A minimalist approach to the subject.
Part of the Enter the Brick series.
Although there is a bunch of new Enter the Brick creations in the pipeline, I find myself dabbling in experimental fields outside the plastic.
When rebooting the Enter the Brick Series in the beginning of 2016 (when I was finally able to make some decent photos technically) I showcased a digital edit of a brick.
What attracts me about this possibility is the create something impossible IRL. This extends the possibilities exponentially.
Recently I also made a few paper sculptures (more at the below gallery).
And now in the heat of the summer I made this brick out of ice by making a DIY mold based upon the upscaled brick.
There are a few ideas in my mind which spin off from these directions but for now this is it until I feel like coming back.
Spaceships are an interesting subject. They are rooted in the known world, consisting of elements from real life space excursions like thrusters, wings, a cockpit and such. Beyond this boilerplate the imagination can go wild as while the mind is in space anything can be imagined and turned into the vibe of space traveling. Especially otherworldly imaginary defies our conditioned perception.
For me spaceships have the above described potential, ranging from model building to abstract art. This indefinite shift makes this genre so interesting. On a pragmatic level building spaceships also flex the brick muscles.
When building something new or even in a classical genre I mostly try to adapt at least one twist, like incorporating special parts, applying a distinct paint job, conversing a certain style or design, including a trick like hidden mechanics or expressing some kind of statement. Sometimes I even manage a blend some of them into one creation.
There is a fixed design in the Lego world called NCS – ‘Neo Classic Space‘ – with the set colours light grey and blue around a transparent yellow cockpit section; alongside small bits of black and a yellow-black-yellow striped flag as marking. The NCS design is adapted from the first range of space sets released by Lego in the late eighties. This group of space explorers can be described as neutral. Short after there were different factions invented by Lego. The second wave of Classic Space included a bad guys faction which shifted the classic space guys to ‘good’ respectively. The bad boys faction was called ‘Blacktron‘. Their faction colours were black with transparent yellow cockpits and their marking consisted also of yellow and black, but the design was different. Blacktron used three downwarded yellow triangles forming a larger triangle on black ground instead.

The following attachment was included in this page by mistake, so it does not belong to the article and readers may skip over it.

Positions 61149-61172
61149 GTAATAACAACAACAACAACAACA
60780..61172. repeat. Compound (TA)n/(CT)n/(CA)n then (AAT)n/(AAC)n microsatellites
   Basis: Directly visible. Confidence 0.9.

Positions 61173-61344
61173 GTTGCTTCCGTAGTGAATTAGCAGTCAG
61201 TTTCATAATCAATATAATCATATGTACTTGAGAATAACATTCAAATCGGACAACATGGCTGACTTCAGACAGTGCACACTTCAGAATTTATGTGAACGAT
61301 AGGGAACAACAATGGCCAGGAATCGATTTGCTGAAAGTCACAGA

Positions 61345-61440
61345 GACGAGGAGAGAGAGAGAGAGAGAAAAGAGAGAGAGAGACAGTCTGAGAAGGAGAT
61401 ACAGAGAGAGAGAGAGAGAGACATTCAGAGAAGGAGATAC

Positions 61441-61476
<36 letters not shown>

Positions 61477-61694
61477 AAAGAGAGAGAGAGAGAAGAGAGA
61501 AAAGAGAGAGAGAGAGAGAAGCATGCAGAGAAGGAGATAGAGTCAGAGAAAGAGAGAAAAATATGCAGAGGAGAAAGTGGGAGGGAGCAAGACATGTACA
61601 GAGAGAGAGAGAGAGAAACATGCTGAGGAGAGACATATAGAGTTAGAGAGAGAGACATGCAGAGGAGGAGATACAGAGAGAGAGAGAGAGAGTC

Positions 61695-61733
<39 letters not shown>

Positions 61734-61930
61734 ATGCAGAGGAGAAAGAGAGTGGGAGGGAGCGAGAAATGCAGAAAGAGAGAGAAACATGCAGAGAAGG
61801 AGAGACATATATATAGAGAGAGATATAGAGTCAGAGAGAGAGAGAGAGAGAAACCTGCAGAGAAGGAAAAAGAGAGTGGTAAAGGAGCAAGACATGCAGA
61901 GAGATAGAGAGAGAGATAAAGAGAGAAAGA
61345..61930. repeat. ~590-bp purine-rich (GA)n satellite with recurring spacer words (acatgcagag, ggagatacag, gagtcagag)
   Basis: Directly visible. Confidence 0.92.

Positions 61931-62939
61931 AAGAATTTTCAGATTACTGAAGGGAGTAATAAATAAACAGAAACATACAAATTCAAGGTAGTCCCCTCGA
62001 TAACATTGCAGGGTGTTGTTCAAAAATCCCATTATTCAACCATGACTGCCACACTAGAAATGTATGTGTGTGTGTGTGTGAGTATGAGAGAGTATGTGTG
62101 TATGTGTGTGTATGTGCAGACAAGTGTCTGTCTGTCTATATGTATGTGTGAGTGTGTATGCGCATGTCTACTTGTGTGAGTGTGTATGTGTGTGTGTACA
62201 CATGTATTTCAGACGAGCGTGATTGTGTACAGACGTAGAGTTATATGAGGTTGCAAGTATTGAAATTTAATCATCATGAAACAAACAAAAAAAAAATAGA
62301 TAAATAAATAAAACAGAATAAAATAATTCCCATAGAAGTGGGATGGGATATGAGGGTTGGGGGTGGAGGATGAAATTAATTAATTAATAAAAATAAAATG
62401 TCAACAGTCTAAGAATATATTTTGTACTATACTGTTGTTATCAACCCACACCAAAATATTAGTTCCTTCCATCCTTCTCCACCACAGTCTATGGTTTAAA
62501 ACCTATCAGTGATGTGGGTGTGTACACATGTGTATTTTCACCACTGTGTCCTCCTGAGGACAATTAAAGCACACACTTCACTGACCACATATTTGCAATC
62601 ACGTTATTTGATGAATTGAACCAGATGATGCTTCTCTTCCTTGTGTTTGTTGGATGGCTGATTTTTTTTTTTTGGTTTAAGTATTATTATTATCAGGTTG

The pre-story is necessary for understanding the hidden dialogue in this build if you are not accustomed with the Lego space themes. The abbreviation NCBS stands for ‘Neo Classic Blacktron Space’ and the Spaceship’s name ‘High Jack’ should be obvious.
One of the few brick related publications which has a broad perspective sophistically ranging beyond the bricks is the UK based BricksCulture magazine.
Actually I am writing an article series about bricks and street art, starting with the first article in the just released issue 6. I was even lucky to have a front page feature :-). I am stoked since this is also my first written and published article.
If this is up your alley and you’d like to know more about this topic, I’d strongly recommend you to pick up a copy.
One of the larger projects I am currently working on is reshooting the Enter the Brick series.
This includes better shots and new perspectives alongside staged and edited photographies.
For starters here is the Punk Funk disco edit:
Notes on the image processing
The backdrop was glossy black cardboard. The lighting was a mix of tabletop lamps and a colour change mood lamp with glass-fibre optics. For this image I made two photos, one with and one without the fibre-optics. While shooting the one with the glass-fibre optics I played with the focus of the camera lense, creating a blurry effect falling into the center. Then after some post processing the two pictures were merged into the above shown final image.
Adding a blaq’d take on the global project Dispatchwork originated by Jan Vormann. This project is authentic Street Art IMO compared to most so called Art in the Street Art and the Brick Art worlds. The open character adds to the greatness of this project as the people are equally ‘street’ as the concrete space.
If you feel compelled trying your hands on this I’d strongly encourage you. Make sure to submit your take to the project site.
Manufactured by the JiHud joint division of Jitsukawa Hudson Industries in Cyberabad.
The AC-47 is the robotic equivalent to the widespread AK-47. Mass produced, relieable and durable.
A tribute to the inspirational Weta Workshop Design Studio. Especially the concept art of District 9, Elysium (A poor film, but the sci-fi designs are ace) and Chappie have a remarkable grimy sci-fi style.